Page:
means supporting each said fiber optics sector adjacent a respective second optical means-within said cathode ray tube for projecting a composite illuminated display from said fiber optics sectors onto the face of said tube.
2. A cathode ray tube assembly as claimed in claim 1 wherein said fiber optics sectors are substantially of the same cross-sectional area and configuration.
3. A cathode ray tube assembly as claimed in claim 1 and including an electron gun and electron beam dcfiection means centrally positioned within said cathode ray tube.
4. A cathode ray tube assembly as claimed in claim 1 wherein said fiber optics array comprises equally angular sectors for projecting a composite illuminated display divided into equiangular sectors radially disposed relative to substantially the center of said display.
5. A cathode ray tube assembly as claimed in claim 1 wherein said fiber optics sectors are four in number defining contiguous quadrants of the cross-sectional area of said fiber optics sectors.
6. A cathode ray tube assembly as claimed in claim 3 wherein said plurality of second optical means supported therewithin are radially disposed relative to said centrally positioned electron gun and electron beam deflection means.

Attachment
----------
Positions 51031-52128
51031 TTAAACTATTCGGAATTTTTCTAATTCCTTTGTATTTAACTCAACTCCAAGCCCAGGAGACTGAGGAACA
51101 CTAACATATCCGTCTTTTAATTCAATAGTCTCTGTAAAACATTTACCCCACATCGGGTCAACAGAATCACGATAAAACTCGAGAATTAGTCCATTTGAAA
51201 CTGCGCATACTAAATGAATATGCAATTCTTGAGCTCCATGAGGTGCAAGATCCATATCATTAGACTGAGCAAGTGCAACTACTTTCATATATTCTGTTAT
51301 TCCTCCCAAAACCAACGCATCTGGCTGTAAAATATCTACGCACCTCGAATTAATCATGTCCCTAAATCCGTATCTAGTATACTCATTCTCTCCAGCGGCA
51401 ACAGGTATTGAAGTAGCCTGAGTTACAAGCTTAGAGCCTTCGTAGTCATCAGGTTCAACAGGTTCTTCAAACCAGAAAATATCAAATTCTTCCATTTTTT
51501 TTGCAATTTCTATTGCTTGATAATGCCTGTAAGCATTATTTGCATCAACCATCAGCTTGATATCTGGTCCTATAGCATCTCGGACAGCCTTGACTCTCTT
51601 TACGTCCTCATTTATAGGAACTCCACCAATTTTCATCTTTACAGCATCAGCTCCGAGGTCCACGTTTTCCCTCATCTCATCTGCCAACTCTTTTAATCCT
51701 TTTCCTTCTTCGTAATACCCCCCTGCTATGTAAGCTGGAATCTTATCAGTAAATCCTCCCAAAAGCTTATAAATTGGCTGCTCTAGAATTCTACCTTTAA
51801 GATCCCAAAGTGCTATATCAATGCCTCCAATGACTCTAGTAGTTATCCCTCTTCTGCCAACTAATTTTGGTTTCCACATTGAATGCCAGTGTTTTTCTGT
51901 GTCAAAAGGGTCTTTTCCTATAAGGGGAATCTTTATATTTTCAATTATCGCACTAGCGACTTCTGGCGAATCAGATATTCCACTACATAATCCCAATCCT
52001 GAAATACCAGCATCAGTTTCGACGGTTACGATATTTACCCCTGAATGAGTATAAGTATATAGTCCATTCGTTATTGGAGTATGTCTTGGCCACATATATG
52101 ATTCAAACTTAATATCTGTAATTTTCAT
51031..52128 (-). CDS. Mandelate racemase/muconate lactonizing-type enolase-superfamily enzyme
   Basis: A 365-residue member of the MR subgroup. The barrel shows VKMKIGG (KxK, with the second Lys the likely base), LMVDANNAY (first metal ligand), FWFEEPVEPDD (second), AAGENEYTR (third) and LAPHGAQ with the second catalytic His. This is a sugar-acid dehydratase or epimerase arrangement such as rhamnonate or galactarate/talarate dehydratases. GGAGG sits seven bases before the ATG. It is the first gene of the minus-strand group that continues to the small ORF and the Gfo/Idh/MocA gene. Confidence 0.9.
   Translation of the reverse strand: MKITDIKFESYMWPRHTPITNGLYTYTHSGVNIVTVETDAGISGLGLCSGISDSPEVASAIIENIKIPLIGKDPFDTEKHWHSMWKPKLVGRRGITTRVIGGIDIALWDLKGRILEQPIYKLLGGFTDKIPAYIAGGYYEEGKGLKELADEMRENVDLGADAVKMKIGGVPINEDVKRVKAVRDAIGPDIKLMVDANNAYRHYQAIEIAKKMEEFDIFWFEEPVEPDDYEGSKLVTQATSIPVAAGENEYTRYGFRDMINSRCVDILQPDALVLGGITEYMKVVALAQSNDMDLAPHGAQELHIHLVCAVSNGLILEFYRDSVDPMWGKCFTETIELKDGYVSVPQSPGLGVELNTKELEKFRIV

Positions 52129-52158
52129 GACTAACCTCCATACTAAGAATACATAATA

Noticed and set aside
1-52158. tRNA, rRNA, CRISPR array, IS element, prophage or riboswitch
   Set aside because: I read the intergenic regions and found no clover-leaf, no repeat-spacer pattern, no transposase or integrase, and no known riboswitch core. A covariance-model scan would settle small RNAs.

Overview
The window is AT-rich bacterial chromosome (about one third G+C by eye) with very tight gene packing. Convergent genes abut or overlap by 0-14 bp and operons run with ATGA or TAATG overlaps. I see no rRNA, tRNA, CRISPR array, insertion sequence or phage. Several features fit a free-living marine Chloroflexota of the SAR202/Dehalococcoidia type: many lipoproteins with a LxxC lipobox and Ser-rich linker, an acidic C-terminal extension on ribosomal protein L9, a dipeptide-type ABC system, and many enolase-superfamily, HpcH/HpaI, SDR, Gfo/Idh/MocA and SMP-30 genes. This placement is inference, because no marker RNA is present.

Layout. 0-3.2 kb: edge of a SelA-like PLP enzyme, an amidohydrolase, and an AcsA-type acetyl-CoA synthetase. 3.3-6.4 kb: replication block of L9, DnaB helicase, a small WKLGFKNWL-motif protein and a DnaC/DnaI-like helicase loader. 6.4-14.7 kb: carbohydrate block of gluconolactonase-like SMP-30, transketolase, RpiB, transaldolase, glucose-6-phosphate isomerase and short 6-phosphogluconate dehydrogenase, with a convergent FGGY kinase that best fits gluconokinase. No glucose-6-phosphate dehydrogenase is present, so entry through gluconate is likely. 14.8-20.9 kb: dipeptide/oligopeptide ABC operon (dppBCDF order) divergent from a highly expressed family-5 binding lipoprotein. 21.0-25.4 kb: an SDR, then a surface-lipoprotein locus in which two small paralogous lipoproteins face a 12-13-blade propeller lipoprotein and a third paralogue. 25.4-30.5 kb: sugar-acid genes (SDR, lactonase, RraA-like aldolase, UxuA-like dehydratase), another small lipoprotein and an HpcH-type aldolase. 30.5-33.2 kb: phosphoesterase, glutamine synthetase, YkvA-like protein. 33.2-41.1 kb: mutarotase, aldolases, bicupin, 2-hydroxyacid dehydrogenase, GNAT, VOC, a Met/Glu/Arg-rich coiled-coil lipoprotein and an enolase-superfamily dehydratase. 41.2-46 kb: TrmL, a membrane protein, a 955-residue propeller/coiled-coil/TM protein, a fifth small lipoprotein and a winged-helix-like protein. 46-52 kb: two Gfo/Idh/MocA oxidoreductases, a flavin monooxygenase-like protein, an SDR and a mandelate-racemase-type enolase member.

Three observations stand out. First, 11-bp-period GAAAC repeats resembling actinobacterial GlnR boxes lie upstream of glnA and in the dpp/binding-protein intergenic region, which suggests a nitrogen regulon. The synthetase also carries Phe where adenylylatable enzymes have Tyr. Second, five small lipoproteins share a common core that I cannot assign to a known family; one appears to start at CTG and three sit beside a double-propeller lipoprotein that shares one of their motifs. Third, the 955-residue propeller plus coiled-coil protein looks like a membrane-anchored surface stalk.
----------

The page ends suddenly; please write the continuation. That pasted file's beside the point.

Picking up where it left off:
7. A cathode ray tube assembly as claimed in claim 1 wherein said fiber optics array includeslight insulating means between contiguous sectors thereof.
8. A cathode ray tube assembly as claimed in claim 1 wherein said fiber optics sectors are terminally supported in a common plane within said cathode ray tube.
References Cited UNlTED STATES PATENTS 2.873396 2/1959 Baldwin 3l3-64 2,915,659 12/1959 Goodman 3l365 3,021,834 2/1962 Sheldon 350-96 X DAVID J. CALVIN, Primary Erumincr.
JAMES W. LAWRENCE, Examiner.
P. C. DEMEO, Assistant Examiner.